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An Associated Press investigation into water contamination linked to fracking shows contamination in multiple wells in at least two states, information which is contrary to industry statements in the past. This investigation comes on the heels of the recent confirmation that fracking practices were the cause of earthquakes in Ohio in 2011, where fracking waste has been injected deep underground.  Earthquakes have also been documented in Oklahoma and Texas.  As North Carolina considers this energy source, it should closely monitor this information.

“Among the findings in the AP’s review:

— Pennsylvania has confirmed at least 106 water-well contamination cases since 2005, out of more than 5,000 new wells. There were five confirmed cases of water-well contamination in the first nine months of 2012, 18 in all of 2011 and 29 in 2010. The Environmental Department said more complete data may be available in several months.

— Ohio had 37 complaints in 2010 and no confirmed contamination of water supplies; 54 complaints in 2011 and two confirmed cases of contamination; 59 complaints in 2012 and two confirmed contaminations; and 40 complaints for the first 11 months of 2013, with two confirmed contaminations and 14 still under investigation, Department of Natural Resources spokesman Mark Bruce said in an email. None of the six confirmed cases of contamination was related to fracking, Bruce said.

— West Virginia has had about 122 complaints that drilling contaminated water wells over the past four years, and in four cases the evidence was strong enough that the driller agreed to take corrective action, officials said.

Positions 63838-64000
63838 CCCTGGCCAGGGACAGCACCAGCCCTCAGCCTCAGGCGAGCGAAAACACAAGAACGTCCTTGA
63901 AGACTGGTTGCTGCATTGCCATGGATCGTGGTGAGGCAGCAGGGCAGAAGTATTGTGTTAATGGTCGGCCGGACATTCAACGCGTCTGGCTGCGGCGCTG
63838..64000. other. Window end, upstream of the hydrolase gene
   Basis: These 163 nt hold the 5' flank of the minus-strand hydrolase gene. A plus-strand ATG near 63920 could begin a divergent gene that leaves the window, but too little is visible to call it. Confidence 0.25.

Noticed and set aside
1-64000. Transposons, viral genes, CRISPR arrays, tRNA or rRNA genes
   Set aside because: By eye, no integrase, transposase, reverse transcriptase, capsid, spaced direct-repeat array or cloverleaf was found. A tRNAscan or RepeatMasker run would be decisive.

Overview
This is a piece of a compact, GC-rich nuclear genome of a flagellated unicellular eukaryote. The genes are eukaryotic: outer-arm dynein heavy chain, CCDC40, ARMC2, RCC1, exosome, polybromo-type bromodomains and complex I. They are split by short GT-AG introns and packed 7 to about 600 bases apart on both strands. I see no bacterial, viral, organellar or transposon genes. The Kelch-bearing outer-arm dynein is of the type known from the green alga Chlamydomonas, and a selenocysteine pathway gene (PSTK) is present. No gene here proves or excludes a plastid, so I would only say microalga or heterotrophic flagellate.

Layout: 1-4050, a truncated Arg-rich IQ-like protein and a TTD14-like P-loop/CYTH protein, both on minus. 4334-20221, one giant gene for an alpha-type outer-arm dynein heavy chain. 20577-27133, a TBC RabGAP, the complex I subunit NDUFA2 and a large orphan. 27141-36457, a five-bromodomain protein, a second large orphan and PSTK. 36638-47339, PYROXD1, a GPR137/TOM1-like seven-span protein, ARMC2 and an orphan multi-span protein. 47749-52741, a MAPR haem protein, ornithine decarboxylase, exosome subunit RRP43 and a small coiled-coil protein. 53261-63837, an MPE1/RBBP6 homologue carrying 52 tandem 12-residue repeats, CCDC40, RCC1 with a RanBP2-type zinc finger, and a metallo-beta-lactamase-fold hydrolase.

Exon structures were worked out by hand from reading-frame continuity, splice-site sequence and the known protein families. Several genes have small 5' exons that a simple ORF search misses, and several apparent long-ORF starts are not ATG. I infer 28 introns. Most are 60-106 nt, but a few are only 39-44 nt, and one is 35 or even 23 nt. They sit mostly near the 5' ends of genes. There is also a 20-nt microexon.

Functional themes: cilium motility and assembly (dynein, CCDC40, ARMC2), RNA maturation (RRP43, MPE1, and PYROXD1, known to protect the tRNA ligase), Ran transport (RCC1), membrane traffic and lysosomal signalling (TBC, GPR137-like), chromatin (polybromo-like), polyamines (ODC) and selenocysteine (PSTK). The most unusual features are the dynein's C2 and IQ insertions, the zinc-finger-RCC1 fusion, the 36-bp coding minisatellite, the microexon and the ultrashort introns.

— A Texas spreadsheet contains more than 2,000 complaints, and 62 of those allege possible well-water contamination from oil and gas activity, said Ramona Nye, a spokeswoman for the Railroad Commission of Texas, which oversees drilling. Texas regulators haven’t confirmed a single case of drilling-related water-well contamination in the past 10 years, she said.”

 

 

 

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On Sunday, the Pittsburgh Post-Gazette reported its investigation of how Chesapeake Energy has been feverishly working in West Virginia to maximize its ability to drill for natural gas in shale deposits, using business methods that can only be labelled greedy with total disregard for the communities in which the company is operating. Read More

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State legislation passed this year requires the Department of Environment and Natural Resources (DENR) to study land-based hydraulic fracturing for drilling oil and gas. Fracking, as the method is commonly known, is currently illegal in North Carolina. Our legislators are spending $100,000 on the study, many of whom are intent on lifting the ban. Public comments are now being taken by DENR on a draft outline for the study and the first of two mandated public hearings was held last night in Sanford.

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